The year also marked the Golden Jubilee of the Catholic University of America, which is a fancy Catholic way of saying the University turned 50. Worried about the fate of Europe and, indeed, of Catholicism, Pope Pius took advantage of the University’s 50th birthday to make a request. “Christian doctrine and Christian morality are under attack from all quarters,” he said, adding, “dangerous theories which a few years ago were but whispered in conventicles of discontent are today preached from the housetops and are even finding their way into action.” As the representative educational institution of the American hierarchy, the Pope noted, the University was endowed with the “traditional mission of guarding the natural and supernatural heritage of man.” Toward fulfillment of that mission, wrote the Pope, “it must, because of the exigencies of the present age, give special attention to the sciences of civics, sociology, and economics” in a “constructive program of social action” that fit local needs.¹

Following the Pope’s directive, the Bishops instructed the University to prepare materials of instruction in citizenship and Christian social living for use in the Catholic schools of the United States. The Commission on American Citizenship was organized in 1939 to carry out the Bishops’ mandate. They decided that the Commission would outline a statement of Christian principles as requested by the bishops, create a curriculum for the elementary schools, and oversee the writing of a series of textbooks to embody the social message of Christ. According to Dr. Mary Synon, who oversaw much of the day-to-day operation of the Commission, while the Department of Education and the School of Social Science did much of the Commission’s work, practically every department and school of the University contributed significantly.

One product of this effort was a series of textbooks for elementary through high school students used in most U.S. Catholic schools from the 1940s through the 1970s. For Catholic school students from the first through eighth grades, the Commission designed the Faith and Freedom series of basal readers based on the principles espoused in the curriculum. Aiming to establish Christian principles in the minds of students toward their use in daily living, the writers of the readers–Sister Mary Marguerite for the Primary Grades and Sister Mary Thomas Aquinas, Sister Mary Charlotte and Dr. Mary Synon for the intermediate and upper grades–built a series on social education according to the principles cited as base for the work of the Commission.

Image from “Eddie Patterson’s Friend,” from These Are Our People (Ginn and Company, 1943). What’s wrong with Eddie’s friends? The story’s answer: not a thing.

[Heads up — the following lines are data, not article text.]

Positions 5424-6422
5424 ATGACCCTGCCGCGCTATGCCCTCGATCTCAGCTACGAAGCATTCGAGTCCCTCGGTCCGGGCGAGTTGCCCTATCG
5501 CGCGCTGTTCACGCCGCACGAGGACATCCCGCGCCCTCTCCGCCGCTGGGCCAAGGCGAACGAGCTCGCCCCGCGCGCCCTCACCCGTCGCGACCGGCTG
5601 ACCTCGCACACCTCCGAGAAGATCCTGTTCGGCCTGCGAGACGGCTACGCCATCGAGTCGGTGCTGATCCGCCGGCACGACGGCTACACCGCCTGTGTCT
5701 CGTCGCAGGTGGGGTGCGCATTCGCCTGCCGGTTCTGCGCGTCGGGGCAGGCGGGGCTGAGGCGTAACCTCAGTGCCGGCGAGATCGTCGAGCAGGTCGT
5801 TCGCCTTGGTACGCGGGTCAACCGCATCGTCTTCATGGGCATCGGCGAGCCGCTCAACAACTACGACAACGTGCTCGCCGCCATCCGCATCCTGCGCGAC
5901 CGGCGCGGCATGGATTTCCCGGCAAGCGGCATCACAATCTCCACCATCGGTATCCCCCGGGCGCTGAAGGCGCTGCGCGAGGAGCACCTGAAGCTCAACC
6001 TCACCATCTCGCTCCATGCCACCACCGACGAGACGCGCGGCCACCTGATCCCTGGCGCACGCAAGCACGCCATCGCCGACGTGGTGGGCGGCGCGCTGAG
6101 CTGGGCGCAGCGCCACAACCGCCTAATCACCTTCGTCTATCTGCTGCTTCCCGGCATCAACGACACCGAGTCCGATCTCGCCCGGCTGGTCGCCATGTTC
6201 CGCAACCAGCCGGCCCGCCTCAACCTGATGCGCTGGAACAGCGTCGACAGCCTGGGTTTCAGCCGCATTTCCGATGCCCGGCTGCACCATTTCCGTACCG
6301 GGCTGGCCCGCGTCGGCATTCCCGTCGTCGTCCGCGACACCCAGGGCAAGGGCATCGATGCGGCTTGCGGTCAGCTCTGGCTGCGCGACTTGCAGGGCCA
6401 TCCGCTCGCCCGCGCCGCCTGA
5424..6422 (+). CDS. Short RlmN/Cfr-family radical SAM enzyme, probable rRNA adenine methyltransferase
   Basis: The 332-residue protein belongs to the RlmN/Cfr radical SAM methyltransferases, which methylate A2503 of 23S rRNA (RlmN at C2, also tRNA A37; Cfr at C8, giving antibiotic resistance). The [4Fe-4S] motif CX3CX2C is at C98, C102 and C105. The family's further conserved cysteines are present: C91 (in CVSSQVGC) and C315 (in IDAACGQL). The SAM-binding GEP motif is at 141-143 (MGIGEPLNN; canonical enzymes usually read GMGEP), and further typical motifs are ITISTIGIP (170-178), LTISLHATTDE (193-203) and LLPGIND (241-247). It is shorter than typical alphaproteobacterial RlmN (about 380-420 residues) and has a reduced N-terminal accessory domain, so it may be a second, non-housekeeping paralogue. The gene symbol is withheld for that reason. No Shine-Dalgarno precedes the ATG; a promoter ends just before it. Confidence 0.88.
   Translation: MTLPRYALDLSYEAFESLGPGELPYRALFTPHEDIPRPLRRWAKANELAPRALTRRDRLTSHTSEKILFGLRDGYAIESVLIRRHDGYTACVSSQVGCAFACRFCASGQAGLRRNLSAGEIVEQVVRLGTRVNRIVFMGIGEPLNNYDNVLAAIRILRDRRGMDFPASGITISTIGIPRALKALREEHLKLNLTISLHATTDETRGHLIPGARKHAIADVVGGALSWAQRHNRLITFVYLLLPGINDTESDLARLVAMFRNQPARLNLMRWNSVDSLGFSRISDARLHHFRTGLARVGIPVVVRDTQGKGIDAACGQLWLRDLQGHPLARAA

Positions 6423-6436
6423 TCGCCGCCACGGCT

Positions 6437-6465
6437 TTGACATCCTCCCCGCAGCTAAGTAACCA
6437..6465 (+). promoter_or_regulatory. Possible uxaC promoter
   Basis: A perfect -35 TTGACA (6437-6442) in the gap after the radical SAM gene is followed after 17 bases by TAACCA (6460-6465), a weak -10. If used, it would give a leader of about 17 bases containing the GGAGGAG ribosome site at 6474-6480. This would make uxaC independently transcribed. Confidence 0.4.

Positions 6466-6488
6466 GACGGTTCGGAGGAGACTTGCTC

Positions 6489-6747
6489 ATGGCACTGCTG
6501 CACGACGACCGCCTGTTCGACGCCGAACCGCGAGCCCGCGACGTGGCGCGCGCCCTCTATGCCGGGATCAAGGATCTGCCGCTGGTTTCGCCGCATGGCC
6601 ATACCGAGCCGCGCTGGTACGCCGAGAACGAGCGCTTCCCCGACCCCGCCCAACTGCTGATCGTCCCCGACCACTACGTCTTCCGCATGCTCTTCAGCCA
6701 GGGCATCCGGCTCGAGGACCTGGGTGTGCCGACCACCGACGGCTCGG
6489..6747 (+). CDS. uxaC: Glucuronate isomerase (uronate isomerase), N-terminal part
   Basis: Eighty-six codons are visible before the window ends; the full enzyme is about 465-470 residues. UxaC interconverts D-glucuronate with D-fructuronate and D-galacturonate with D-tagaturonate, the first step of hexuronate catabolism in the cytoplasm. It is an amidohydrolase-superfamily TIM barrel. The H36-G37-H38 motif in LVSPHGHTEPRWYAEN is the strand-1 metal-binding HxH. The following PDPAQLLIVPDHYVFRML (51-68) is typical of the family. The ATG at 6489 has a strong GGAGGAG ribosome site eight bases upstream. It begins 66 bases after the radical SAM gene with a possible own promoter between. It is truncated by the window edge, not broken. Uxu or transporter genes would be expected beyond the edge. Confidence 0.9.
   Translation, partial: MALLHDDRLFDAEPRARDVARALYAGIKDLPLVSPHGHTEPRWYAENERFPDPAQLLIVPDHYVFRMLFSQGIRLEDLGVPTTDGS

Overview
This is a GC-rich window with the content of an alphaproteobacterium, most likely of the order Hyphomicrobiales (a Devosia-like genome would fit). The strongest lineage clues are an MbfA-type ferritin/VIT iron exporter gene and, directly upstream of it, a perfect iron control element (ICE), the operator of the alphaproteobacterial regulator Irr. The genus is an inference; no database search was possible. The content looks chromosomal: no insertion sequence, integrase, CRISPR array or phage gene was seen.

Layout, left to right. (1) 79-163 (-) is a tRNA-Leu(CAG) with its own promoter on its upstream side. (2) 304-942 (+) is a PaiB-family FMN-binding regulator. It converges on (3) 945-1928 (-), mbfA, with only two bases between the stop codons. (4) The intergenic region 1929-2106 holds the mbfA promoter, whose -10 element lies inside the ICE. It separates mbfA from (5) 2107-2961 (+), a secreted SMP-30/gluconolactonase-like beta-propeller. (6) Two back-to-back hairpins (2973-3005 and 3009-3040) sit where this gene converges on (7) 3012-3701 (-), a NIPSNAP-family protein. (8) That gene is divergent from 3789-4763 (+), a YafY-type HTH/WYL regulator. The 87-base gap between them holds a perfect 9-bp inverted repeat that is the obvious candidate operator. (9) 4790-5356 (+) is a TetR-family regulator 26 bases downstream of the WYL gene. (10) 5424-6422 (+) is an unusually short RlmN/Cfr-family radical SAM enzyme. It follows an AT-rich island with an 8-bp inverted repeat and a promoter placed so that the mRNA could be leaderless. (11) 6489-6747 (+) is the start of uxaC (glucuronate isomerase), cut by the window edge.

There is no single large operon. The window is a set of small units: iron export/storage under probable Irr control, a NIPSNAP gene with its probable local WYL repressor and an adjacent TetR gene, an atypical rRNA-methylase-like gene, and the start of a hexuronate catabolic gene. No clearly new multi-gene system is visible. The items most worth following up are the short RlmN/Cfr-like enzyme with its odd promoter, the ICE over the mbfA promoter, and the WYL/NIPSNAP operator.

Image from “Eddie Patterson’s Friends,” from These Are Our People (Ginn and Company, 1943). What’s wrong with Eddie’s friends? The story’s answer: not a thing.

According to a 1946 Commission report, these readers were used in more than 6,000 of the 8,000 Catholic elementary schools in more than thirty-five archdioceses and dioceses in the United States. Copies of texts in this series were officially requested by the military authorities who were revising systems of education in occupied Japan and Germany after World War II. Catholic publicists in Belgium, France and the Netherlands referred to this series for their future education plans. Missionaries in the Philippines requested the copies for children there, and nearly every Catholic school in Hawaii used the texts. Also, the Commission received many inquiries from educators about using the series as possible models for books to be used in non-Catholic schools. A key theme throughout the readers is cooperation across cultures and social classes and an emphasis on Christian democratic ideals in creating a less conflicted postwar world.

Which brings us to the significance of one 1943 text story titled “Eddie Patterson’s Friends.” Eddie was an extremely generous and open-minded young man who “finds the queerest people,” according to his rather judgmental sister Mary. Mary worried about Eddie’s strange friends with his birthday party coming up. The girls on the block where they lived would “laugh if we let Eddie ask anyone he wants to the party.” Mary went so far as to convince their mother to throw Eddie a surprise party for which she and her sister would control the guest list to keep out those she felt should be excluded.

Who were the excluded? “The smiling Yim Kee, whose father ran the Chinese laundry… Frank Bell, the boy whose father had been taken away by the police.” And, “Silas Jefferson, whose father worked as porter on a train.”² Clearly these are stereotypes of Chinese Americans, African Americans and a neglected and possibly impoverished child. But consider the year of publication: 1943. The Chinese Exclusion Act passed in 1882 barred Chinese immigrants from citizenship until it was repealed in 1943. African Americans were legally segregated from whites, and in fact segregated virtually everywhere in the U.S. Stories like this one pointed to the end of such practices and customs.

A Finding Aid to the Commission on American Citizenship records can be found here: http://archives.lib.cua.edu/findingaid/americancit.cfm


¹Maria Mazzenga, “More Democracy, More Religion: Baltimore’s Schools, Religious Pluralism, and the Second World War,” in One Hundred Years of Catholic Education: Historical Essays in Honor of the Centennial of the National Catholic Educational Association (National Catholic Education Association, 2003); Finding aid to the Commission on American Citizenship Records: http://archives.lib.cua.edu/findingaid/americancit.cfm.

²“Eddie Patterson’s Friend,” from These Are Our People by Sister M. Thomas Aquinas, O.P., M.A. and Mary Synon (Ginn and Company, 1943), 44-56, 46.